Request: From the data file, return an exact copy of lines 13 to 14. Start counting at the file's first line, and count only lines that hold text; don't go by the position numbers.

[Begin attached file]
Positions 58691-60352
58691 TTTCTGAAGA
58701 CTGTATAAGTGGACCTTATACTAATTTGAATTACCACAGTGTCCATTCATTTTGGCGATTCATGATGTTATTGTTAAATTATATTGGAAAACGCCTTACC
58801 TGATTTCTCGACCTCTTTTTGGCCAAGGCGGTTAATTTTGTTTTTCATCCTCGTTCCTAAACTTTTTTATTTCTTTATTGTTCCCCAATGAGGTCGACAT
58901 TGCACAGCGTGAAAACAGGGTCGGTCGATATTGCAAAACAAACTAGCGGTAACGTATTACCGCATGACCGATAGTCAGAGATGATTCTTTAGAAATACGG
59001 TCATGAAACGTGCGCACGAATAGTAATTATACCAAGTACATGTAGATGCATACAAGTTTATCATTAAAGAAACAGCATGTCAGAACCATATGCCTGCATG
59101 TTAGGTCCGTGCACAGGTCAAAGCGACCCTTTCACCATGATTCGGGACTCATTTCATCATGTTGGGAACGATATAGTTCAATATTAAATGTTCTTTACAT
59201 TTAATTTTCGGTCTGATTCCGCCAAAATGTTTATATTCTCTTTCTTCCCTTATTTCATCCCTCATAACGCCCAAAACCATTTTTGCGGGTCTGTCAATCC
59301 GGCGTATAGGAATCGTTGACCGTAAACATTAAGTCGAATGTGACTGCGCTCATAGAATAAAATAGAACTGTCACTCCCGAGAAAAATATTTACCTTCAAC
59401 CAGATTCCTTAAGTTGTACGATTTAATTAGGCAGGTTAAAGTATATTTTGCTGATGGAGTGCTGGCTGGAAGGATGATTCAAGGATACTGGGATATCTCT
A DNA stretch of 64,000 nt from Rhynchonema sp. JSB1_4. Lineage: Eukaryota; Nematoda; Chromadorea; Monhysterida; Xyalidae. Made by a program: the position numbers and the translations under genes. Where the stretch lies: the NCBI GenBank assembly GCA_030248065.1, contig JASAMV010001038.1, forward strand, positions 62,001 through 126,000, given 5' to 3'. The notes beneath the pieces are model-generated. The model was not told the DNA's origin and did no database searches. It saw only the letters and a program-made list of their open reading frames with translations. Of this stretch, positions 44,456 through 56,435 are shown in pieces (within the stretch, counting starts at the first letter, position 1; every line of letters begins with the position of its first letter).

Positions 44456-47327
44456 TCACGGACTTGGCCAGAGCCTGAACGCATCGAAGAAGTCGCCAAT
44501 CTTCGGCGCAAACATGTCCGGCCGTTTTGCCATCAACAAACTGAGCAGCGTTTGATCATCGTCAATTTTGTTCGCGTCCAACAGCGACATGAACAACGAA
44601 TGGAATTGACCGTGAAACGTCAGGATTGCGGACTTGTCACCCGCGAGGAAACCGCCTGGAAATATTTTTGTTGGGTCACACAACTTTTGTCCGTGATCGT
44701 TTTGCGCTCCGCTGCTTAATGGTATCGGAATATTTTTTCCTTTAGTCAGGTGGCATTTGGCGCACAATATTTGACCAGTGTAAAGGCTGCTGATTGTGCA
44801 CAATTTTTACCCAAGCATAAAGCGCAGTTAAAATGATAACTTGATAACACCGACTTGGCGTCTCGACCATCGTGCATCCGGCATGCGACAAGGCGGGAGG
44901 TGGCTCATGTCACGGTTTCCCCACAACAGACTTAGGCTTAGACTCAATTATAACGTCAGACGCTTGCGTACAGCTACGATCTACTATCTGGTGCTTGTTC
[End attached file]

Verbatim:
44456 TCACGGACTTGGCCAGAGCCTGAACGCATCGAAGAAGTCGCCAAT
44501 CTTCGGCGCAAACATGTCCGGCCGTTTTGCCATCAACAAACTGAGCAGCGTTTGATCATCGTCAATTTTGTTCGCGTCCAACAGCGACATGAACAACGAA